In advance of this weekend's first Virtual Gallery Hop amid COVID-19 shutdowns, Duff Lindsay calls on Short North developers to 'wake up and give back'
During a Thursday afternoon phone call, Duff Lindsay sat in his car outside his Short North gallery, where he was about to put on gloves, wrap an Adam Hernandez painting in plastic, drive to a residence on Hubbard Avenue, leave the painting on the porch, ring the doorbell and run.
“It’s a completely different way of thinking about delivering and shipping. I'm not having people come and meet me at the gallery to pick things up,” he said. “I'm offering people the option of paying with PayPal, so there's no checks exchanged or anything like that. … But going forward, I’m not really sure what to do next.”
Lindsay Gallery had more exhibitions of work by self-taught artists planned for the next few months, but Lindsay has put those on hold for now. “That might be an artist’s only show for the next year or year and a half, and to not have the up-close and personal experience of having people coming out and seeing the art in the gallery and having interaction with the artist… it would really be unfair to them,” he said. “I'm considering the option of an online mini show of an artist's work, or a mini show of individual pieces by four or five of my regular gallery artists."
In the short term, Lindsay is fulfilling previous orders placed as a result of Adam Hernandez’s “Only Bangers” show, and this weekend he’ll take part in the Short North’s first attempt at a Virtual Gallery Hop, which will start at 4 p.m. on Saturday, April 4, via the Short North Arts District Instagram account. According to the Short North Alliance, the online version of the popular monthly event (a no-go amid Gov. Mike DeWine’s current stay-at-home order) will offer looks at artists currently showing work at galleries, along with features on retailers and a few livestream performances.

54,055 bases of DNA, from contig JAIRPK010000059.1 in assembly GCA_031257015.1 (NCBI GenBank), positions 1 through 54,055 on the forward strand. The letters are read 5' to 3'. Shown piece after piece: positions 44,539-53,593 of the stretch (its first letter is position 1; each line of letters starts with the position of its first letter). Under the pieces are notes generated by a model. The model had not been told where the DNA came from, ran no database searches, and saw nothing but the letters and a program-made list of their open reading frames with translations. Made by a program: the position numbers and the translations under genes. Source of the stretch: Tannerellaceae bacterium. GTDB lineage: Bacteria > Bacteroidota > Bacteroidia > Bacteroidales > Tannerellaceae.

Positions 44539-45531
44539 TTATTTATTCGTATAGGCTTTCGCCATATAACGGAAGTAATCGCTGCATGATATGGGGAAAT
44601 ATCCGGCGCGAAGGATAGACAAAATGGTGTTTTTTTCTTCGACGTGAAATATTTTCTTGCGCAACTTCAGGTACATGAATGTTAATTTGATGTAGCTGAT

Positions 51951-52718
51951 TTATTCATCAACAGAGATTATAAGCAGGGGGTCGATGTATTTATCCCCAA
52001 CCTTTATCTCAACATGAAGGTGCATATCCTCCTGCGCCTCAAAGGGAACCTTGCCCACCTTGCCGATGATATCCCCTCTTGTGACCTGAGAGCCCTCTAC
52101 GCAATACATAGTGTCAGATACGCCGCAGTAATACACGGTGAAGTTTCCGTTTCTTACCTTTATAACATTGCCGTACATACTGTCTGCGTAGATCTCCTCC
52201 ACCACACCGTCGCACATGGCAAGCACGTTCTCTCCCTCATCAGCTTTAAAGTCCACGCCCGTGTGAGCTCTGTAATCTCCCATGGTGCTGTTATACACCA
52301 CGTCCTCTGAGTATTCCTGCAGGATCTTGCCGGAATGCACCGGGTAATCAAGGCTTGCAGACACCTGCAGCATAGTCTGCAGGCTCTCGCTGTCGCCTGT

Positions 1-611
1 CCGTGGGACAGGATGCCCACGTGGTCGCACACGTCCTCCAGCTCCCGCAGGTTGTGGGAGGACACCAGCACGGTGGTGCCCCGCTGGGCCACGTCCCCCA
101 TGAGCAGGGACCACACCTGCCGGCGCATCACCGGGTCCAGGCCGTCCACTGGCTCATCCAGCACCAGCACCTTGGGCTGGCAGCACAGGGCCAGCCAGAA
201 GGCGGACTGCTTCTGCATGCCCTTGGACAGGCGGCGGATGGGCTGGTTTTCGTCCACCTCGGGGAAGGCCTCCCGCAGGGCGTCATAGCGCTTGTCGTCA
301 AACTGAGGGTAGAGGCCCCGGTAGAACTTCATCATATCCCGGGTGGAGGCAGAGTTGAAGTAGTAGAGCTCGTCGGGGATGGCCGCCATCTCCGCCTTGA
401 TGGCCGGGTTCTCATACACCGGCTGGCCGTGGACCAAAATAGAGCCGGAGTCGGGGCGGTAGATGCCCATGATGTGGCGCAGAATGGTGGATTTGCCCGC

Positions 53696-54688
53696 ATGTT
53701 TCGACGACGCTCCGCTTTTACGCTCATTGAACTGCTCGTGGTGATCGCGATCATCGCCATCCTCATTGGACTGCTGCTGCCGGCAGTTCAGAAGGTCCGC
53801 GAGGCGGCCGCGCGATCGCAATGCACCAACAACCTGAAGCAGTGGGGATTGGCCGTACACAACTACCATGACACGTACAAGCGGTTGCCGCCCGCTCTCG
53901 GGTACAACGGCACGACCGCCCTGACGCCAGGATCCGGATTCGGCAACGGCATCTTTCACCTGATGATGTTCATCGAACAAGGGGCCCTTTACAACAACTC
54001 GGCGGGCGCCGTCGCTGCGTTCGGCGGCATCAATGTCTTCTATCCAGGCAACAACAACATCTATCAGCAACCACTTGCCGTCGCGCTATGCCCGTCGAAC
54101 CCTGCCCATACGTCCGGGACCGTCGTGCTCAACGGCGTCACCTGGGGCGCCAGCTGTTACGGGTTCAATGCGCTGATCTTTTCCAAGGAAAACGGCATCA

Lindsay, for one, will show short virtual walk-throughs featuring Hernandez’s paintings, and possibly some videos featuring the artist at work. But he won’t be streaming live from the gallery. “I don't want to give the impression that I should be out and in my gallery on Saturday night,” he said. “I think that sends the wrong message.”
As the shutdown stretches on, Lindsay is less concerned about his own livelihood. “I've been in business for a long time. I'm going to survive this,” he said. “I’m more worried about some of my artists who really rely on the sales that I generate for them. I worry in the same way that I worry about my friends that work in the service industry.”Get news and entertainment delivered to your inbox: Sign up for our daily newsletter
To aid those artists, Lindsay is calling on real estate developers and other Short North investors to “think long and hard” about how they can help during this crisis. “Why is the Short North so successful? Why has it grown the way it has? Well, it's because of the galleries and visionaries like Sandy Wood and the Wood Companies. That's what built the Short North. And now the people that are cashing in on that — the developers, the property owners — they need to acknowledge that they didn't do this. We did this. And it's time for them to step up and support the galleries. Take a look at this online Gallery Hop, go to galleries’ websites and buy something,” Lindsay said.
“I always think of the board of the Short North Alliance," he continued. "I looked down the list of those members, and these people, they've never been in my gallery. If they are portraying themselves as a supporter of the Short North Arts District, then it's time to step up and buy art from art galleries and support it. … Or buy some clothing from Maren Roth down at Rowe, buy some stuff at Tigertree, because they've been paying rent every month religiously for years. It’s time to wake up and give back.”
Lindsay fears that the Virtual Gallery Hop will likely be the first of several, but while it’s not the same as visiting a gallery in person, it’s at least one way to put art in front of people and remind them that even if the gallerists and artists can’t welcome in-person visitors, they're still here. “As gallery owners, we wouldn't be doing this if we didn't believe that art is enriching to people's lives,” Lindsay said, “and I think we're gonna need some enrichment in our lives for the next few months.”